Why dog and cat food packages are shrinking in the US

Pet food product and packaging trends follow ones toward smaller dogs, more wet pet foods for dogs and cats, and alternative, denser types of pet food.

Photo by Andrea Gantz
Photo by Andrea Gantz

Pet food packages in the US are getting smaller, according to data released by GfK in fall 2016 (https://goo.gl/1c8AFE). The trend especially manifests in wet pet food. Sales of products in traditional cans or tins, while still predominating, declined in the US pet specialty channel – from 87 percent in 2011 to 83 percent last year for dog food and 96 to 92 percent for cat food, Maria Lange of GfK reported – as tray and pouch product sales grew from 2015 to 2016 alone by double-digits, except for dog food trays (and they increased 9 percent).

In 2015, a report on the US pet food packaging market by Food Safety Magazine forecasted pouches to rise 8.3 percent per year through 2018, compared to only 2.7 percent for cans. So the trend is not limited to pet specialty.

Nor is it exclusive to wet pet food. Pet treat packages smaller than 16 ounces have experienced continued growth since 2012 in both sales and units in US pet specialty, Lange said, while larger treat packages have noticeably declined. With dry dog food, shares of small and medium bags have slowly risen since 2011, from 8.5 percent of poundage volume to 9.3 percent in 2016 and 12.2 to 14.6 percent, respectively. At the same time, large bags nearly doubled, from 13.2 to 25.8 percent, but extra-large bags declined, from 66.1 to 50.3 percent.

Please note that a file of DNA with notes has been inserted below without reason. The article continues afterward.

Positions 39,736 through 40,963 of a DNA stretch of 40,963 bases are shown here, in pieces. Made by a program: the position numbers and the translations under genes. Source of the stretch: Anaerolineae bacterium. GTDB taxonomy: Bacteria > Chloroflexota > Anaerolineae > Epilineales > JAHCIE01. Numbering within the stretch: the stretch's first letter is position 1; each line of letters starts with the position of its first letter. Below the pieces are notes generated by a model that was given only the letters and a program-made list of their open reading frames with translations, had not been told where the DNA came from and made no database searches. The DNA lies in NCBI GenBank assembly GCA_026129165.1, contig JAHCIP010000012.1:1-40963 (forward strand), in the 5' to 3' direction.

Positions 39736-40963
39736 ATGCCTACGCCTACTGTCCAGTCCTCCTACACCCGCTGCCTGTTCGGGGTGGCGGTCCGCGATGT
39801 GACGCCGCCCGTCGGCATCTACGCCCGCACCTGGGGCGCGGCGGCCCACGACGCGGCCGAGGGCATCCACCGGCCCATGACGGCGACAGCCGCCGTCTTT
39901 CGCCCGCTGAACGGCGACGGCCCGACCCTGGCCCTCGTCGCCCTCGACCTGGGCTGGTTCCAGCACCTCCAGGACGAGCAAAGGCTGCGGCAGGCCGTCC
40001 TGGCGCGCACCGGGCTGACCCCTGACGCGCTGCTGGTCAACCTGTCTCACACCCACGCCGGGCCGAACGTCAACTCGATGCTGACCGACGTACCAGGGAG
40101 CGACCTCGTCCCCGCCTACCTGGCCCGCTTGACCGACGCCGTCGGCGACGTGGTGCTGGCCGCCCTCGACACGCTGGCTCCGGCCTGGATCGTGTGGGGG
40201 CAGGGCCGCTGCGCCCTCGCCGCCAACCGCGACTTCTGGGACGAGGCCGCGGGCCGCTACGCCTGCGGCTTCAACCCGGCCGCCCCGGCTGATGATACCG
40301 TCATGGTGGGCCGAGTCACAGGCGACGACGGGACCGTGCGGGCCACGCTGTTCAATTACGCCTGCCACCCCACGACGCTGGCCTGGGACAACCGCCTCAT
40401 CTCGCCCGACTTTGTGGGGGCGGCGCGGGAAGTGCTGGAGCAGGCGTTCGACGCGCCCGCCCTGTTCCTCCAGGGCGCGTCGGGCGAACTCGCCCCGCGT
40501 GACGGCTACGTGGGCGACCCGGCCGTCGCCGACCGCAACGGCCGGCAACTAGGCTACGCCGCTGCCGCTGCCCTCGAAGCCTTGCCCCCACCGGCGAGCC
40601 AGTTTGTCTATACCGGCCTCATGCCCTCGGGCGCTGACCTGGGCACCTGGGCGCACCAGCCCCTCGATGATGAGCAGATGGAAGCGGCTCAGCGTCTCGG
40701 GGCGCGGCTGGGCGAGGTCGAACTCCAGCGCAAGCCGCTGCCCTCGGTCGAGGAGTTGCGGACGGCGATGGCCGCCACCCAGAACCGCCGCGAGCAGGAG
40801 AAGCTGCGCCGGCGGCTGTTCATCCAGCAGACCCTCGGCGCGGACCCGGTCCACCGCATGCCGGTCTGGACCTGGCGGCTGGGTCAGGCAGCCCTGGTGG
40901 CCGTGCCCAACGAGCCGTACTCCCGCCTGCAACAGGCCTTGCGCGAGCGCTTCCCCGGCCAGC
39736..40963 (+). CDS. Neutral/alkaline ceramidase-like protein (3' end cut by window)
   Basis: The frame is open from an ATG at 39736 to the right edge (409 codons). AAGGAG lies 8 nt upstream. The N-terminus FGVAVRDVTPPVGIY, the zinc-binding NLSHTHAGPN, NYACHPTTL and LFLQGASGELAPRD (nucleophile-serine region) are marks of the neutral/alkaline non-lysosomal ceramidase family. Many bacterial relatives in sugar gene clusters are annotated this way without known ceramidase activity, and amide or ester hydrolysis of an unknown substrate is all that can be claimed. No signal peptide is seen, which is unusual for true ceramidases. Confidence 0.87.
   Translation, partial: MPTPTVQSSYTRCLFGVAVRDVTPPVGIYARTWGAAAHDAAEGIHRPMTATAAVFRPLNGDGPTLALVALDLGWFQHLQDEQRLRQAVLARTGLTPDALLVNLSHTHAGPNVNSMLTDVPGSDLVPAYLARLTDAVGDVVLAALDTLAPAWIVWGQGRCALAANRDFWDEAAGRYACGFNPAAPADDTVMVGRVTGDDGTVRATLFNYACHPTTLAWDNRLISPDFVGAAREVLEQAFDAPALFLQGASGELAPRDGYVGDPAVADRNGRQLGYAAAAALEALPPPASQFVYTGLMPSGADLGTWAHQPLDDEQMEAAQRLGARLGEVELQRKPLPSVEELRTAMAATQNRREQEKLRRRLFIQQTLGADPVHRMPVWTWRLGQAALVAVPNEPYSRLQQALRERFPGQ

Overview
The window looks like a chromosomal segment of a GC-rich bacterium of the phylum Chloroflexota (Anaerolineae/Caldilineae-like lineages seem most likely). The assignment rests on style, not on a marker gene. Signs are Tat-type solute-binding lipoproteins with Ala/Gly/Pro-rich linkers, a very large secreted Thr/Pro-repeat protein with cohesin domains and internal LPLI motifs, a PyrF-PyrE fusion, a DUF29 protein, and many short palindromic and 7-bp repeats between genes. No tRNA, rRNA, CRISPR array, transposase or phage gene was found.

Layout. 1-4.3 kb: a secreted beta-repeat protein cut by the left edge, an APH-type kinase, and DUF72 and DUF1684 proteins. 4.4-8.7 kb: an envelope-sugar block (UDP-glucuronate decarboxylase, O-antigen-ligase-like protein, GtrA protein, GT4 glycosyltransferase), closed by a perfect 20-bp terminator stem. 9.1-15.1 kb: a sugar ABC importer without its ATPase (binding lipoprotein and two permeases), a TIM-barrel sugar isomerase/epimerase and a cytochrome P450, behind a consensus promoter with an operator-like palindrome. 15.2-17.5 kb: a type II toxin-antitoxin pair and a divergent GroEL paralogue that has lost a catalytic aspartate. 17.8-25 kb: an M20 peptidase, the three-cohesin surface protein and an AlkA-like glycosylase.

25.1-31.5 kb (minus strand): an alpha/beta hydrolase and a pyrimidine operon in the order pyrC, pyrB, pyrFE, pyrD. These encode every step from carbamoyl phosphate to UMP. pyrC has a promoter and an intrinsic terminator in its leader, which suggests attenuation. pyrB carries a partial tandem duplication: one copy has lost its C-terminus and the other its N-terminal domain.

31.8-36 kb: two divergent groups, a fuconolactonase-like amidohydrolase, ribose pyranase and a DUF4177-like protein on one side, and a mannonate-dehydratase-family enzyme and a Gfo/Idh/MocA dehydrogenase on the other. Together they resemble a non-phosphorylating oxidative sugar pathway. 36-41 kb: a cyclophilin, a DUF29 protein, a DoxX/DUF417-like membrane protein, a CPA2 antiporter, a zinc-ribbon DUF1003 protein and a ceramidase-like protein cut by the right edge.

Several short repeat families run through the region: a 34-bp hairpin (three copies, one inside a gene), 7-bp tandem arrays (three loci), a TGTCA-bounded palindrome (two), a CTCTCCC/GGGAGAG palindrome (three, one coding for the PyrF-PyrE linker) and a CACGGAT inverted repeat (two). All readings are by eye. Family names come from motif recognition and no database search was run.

With dry cat food, small bags grew from 14.6 percent in 2011 to 19.3 percent in 2016, while medium and large bags declined, from 28.1 to 27.9 percent and 49.9 to 28.7 percent, respectively.

The increasing popularity of small and toy dog breeds is a key factor behind this trend. And, despite dog food’s dominance, manufacturers have been launching more new cat food products, with many packaged in convenient, single-serving trays and pouches. This is perhaps at least partially due to a reported gravitation among millennials – now the largest demographic of pet owners – toward cat ownership.

Another reason is the growing popularity of alternative pet food formats, such as freeze-dried, dehydrated, frozen and mixers/toppers. These products are typically denser and can fit in smaller containers and packages, Lange said. Though still small categories, they are the fastest risers, with double-digit growth rates year over year.

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